Scotland’s World Cup opening game against South Africa on Sunday will have added emotion for Sione Tuipulotu as he aims to make one person in particular proud of his performance.
The Glasgow Warriors centre revealed that his mum has travelled from Australia to see him in action in Marseille, making the World Cup match the first time she has seen her son play since he left Melbourne four years ago.
Tuipulotu, who qualifies for Scotland through his Greenock-born grandmother on his mum’s side, had spells in Japan and New South Wales before signing for Glasgow in 2021 to pursue his dream of making it to the top of the game.
The 26-year-old has made his mark since, earning 19 caps, but his mum has had to watch his career develop from afar, getting up in the middle of the night to watch games on television.
As the Scotland team prepare for their high-profile opening game against defending champions South Africa, Tuipulotu revealed an emotional moment that’s added to his determination to excel at the World Cup.
“My mum’s come over here,” he said, after explaining that the tattoo on his left arm was inspired by his mum playing The Miseducation of Lauryn Hill in the house as he grew up.
“She arrived yesterday and it’ll be the first time she’s watched me play rugby for quite a while,” he told STV News.
“I had a chat with her yesterday when she got to Paris. It was actually quite an emotional phone call because she was always calling me from back home.
“She would get up and watch our games and she just said how proud of me she was.
“Obviously it’s her mum that is part of my Scottish heritage and she says she’s really proud when she sees me singing the anthem and she hears the noise of Murrayfield.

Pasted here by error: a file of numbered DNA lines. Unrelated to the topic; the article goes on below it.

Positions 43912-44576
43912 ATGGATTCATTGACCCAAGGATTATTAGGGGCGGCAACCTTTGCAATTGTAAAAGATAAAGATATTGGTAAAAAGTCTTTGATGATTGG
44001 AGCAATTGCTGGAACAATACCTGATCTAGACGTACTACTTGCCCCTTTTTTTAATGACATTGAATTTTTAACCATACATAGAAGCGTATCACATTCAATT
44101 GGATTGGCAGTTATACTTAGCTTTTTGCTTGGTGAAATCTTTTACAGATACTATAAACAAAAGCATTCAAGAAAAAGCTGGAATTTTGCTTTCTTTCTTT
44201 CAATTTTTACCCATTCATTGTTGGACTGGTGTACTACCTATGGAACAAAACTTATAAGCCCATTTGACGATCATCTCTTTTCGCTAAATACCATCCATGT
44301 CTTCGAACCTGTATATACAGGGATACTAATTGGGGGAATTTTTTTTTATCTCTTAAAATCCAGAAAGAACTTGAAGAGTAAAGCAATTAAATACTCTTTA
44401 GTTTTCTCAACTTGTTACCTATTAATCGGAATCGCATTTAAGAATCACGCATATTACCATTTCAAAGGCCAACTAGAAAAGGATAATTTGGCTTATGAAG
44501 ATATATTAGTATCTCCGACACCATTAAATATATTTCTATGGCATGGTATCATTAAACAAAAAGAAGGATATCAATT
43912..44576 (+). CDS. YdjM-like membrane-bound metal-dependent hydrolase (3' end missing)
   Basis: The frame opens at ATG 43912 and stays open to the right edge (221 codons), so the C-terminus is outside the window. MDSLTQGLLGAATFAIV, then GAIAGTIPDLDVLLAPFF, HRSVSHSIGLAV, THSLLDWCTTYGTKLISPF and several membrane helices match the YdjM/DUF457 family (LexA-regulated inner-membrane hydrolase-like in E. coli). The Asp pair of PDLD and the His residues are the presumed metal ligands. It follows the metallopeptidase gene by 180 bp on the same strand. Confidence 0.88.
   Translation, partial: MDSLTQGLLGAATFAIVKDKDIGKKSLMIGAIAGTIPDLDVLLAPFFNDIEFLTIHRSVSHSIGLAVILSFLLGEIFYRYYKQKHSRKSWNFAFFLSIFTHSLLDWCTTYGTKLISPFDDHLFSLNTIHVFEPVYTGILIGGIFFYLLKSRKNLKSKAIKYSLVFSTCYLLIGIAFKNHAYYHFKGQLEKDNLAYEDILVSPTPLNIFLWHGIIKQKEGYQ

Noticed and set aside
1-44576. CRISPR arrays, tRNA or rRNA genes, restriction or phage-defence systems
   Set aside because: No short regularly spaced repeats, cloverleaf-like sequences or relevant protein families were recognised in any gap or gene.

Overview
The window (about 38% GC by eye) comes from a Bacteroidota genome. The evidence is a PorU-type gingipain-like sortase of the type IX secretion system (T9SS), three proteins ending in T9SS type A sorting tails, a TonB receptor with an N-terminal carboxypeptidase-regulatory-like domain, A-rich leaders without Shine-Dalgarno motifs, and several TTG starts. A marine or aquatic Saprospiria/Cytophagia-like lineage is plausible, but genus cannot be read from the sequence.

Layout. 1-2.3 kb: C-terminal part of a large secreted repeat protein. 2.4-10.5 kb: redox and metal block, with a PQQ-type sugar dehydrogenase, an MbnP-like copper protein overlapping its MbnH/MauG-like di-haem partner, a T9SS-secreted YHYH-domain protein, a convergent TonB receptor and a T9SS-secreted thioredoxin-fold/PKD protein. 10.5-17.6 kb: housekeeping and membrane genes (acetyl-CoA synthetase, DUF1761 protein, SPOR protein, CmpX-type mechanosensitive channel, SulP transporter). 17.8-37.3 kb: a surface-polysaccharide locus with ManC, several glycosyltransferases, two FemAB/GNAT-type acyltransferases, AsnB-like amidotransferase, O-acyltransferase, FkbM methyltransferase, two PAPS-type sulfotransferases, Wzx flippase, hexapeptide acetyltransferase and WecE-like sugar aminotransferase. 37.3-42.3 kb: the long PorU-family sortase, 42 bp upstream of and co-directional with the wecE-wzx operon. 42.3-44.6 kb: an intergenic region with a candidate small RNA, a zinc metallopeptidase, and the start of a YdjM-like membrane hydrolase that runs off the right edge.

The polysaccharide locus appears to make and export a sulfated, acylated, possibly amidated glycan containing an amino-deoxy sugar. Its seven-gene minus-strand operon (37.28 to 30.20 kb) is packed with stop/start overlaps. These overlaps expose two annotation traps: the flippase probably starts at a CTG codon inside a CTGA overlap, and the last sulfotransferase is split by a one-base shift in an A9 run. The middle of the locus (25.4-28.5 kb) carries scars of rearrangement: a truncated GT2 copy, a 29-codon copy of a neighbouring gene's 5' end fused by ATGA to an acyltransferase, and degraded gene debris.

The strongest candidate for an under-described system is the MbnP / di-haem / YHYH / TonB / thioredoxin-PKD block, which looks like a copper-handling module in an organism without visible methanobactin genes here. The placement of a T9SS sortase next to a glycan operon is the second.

“I can’t imagine how she is going to feel this weekend in Marseille when we’re playing the World Cup champions.
“That’s part of my motivation this week so I don’t need any extra motivation because my mum is over. It’s a big game for me and I’m looking forward to it.”
Emotion aside, Sunday’s game marks a major step for Tuipulotu after he made the decision to move to Scotland to further his career. He said he was always confident in his ability but could reflect on his journey and how it’s given him the opportunity to pit himself against the world’s best.
“I would probably be lying to you if I said I didn’t think it was going to be achievable,” he said. “I’ve always been a confident player.
“When I moved over here I told myself that if I was going to move that far away from my family then I was going to make it happen. I suppose you need some things to go your way to make it happen so I do feel lucky in some aspects but I also back my hard work from as soon as I came over here to keep improving as a player.
“It’s been an awesome journey over the last couple of years and I’m just super excited for it to kick off.
“That’s something I always thought of as a kid, that I wanted to be one of the best players in my position in the world. This is the tournament where you get to prove that.
“And there’s no bigger challenge than this weekend. South Africa always have good centres, no matter who gets selected.
“That’s part of the challenge and I definitely back myself to go out there and play my style and hopefully force a bit of our game on to theirs.”